On golf: is Brooks Koepka Golf & # 39; s new king? His competition would find a good word

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FARMINGDALE, N.Y. – It had to be Rory McIlroy, who would keep winning the big golf championships in bunches. Then it turned out that it might be Jordan Spieth or Dustin Johnson or Jason Day. Maybe it would be Justin Rose, Tommy Fleetwood or Justin Thomas.

But one of those gaggle was expected on top of a wave that would anoint the next dominant grand champion of golf. Instead, Brooks Koepka has stolen his kingdom for now.

However, the vanquished did not give up the fight. Not at a distance.

Or, as Fleetwood said late on Sunday afternoon, "It's not over yet."

Despite some late, exciting moments, Koepka, who held a seven-shot lead Sunday, held to win the PGA Championship at the formidable Black Course at Bethpage State Park. The defensive P.G.A. champion, Koepka won for the fourth time in the last eight major championships he played. Because he also won the United States Open in 2017 and 2018, he is the first man to simultaneously have back-to-back titles in two majors. He will soon take the top position in the world ranking of golfing.

But the most prominent challengers of Koepka, although impressed by Koepka's performance, did not boast his ascension.

Rose, who participated in the tournament as the world's # 2 player, appeared to be playing Koepka everywhere except the Black Course.

"This course was in his wheelhouse; it suited his skills, and he is clearly at the top of his game," Rose said outside the scoring area Sunday afternoon after finishing 29th. "If we were to play this course for the rest of the time, I would be worried. But we won't."

Day, 2015 P.G.A. winner, admitted that Koepka had dominated the majors in the last two seasons, but he denied that the rest of the field would be intimidated by his series of victories.

"No, if it was Tiger, probably," Day, who stuck before the 23rd, said regarding Tiger Woods. "Tiger is really the only man. Brooks is starting to place himself in that category, but there are really only a few guys who, if they are at the top of the rankings, can't catch them.

" But no, not right now. If Brooks continues to do what he does, it will certainly have an impact on all of us. "

Fleetwood packed his things in a bag next to his locker in the clubhouse behind the 18th green. His message?

" He is clearly the one who wins all majors; we all see that, & Fleetwood said. "I think it is good for everyone to strive for something. It is where we all want to be, and it will not stop the rest of us from trying very, very hard to get there."

Everywhere in terms of competitors there was also a certain amount of bewilderment about some of the details of Koepka's success. One example: the speed with which Koepka has achieved four major victories – his first main title was in June 2017 – seems to surprise his colleagues. Especially since in five years on the PGA Tour, Koepka has only won two non-major tournaments.

"I just don't understand why he doesn't do it more often," McIlroy said after shooting 69 on Sunday to finish eighth in a draw. "That is my thing. He clearly addresses these ideas with the majors, and he really goes and comes in a different kind of state."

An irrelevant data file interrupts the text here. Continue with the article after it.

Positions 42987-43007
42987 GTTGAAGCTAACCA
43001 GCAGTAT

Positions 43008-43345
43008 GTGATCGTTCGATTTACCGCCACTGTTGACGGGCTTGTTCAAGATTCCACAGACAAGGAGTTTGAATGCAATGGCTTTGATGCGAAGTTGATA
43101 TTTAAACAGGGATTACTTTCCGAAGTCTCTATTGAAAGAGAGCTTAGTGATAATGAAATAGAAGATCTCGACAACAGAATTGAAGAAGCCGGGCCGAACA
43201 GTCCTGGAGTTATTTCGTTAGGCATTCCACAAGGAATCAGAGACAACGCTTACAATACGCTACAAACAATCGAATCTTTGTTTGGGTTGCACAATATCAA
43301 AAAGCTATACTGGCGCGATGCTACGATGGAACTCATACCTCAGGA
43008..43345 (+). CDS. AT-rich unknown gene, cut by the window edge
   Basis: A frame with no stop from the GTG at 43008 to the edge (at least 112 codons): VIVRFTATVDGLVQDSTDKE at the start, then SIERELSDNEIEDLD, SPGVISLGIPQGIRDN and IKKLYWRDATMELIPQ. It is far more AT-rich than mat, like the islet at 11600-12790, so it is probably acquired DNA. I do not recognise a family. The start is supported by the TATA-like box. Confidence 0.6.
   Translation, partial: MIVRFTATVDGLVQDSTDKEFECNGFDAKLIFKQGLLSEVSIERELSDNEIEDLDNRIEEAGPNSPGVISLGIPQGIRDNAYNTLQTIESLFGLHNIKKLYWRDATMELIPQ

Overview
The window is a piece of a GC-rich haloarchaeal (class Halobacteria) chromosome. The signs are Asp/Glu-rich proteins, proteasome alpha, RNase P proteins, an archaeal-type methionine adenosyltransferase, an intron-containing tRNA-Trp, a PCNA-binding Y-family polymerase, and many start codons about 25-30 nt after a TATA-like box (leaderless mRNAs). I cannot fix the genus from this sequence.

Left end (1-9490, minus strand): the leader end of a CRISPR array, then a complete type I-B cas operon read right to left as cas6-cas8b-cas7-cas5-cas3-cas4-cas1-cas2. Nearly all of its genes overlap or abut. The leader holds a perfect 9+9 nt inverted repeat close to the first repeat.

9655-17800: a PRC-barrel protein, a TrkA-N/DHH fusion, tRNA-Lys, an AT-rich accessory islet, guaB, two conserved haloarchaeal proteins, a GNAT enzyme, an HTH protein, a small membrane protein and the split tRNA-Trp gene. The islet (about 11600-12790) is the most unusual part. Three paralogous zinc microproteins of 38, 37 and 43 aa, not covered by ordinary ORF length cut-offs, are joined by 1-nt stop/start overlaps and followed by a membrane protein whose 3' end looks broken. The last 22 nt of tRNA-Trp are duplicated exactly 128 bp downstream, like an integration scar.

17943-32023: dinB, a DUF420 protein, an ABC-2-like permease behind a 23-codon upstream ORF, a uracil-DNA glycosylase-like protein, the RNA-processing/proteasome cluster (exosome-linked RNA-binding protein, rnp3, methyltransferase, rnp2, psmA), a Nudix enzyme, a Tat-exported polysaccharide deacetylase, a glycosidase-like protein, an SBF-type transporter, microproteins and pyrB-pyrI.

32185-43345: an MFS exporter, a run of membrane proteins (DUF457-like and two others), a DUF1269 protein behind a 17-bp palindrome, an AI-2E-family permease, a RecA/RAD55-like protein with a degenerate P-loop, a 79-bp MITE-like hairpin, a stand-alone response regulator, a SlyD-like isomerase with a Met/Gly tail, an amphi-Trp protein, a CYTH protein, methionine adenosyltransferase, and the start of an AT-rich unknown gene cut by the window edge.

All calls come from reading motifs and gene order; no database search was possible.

And then there was the question of how long Koepka had his impressive series of top performances. can expand in recent major championships (he finished second behind Woods on this year's Masters).

"In the end, everything comes to an end; it's more like managing the lows when you're at the top," Day said. "He will be in great shape and has been and then he will get a bit of a grind. And then he will have to work hard at it."

Day laughed.

"Although every time I talk to him, he is fishing or doing something on the boat," Goodbye said. "He doesn't seem to have to practice hard at all. He is a good guy and plays so well, so there it is. But people don't realize how hard it is to keep it going."

When he was in When the Black Course practice turned green, Day pointed in the direction of McIlroy, who was surrounded by reporters

] "The guy there does that," Day continued.

McIlroy hesitated to advise Koepka.

"The great thing for me was, you know, say no to things," he said. "Just making sure that golf and your performance are still the No. 1 priority. But I don't know his routines. I don't know Brooks very well."

McIlroy was not the only golfer to confess in the dark when it came to the new dual PGA champion.

Graeme McDowell, the 2010 United States Open champion, said on Sunday that he didn't know Koepka very well either, and added, "but I may know him better than most."

McDowell described a player who is driven by an everlasting feeling that he is the little underdog.

"You can't teach someone to think like Brooks Koepka thinks," McDowell said.

According to McDowell, Koepka gets himself to a champion level "through small tokens, through the negative comments he gets from people."

This is the new player who controls the men's golf domain.

Koepka, however, still has a long way to go to make golf forget some of its predecessors in that position.

Paul Casey, who came to the tournament in 12th place in the world, was asked to compare what Koepka has achieved Woods' record in his prime.

"You could say Brooks & # 39; s maj or the execution is similar lately, & # 39; Casey said." But then Tiger was on tour every week, right? "

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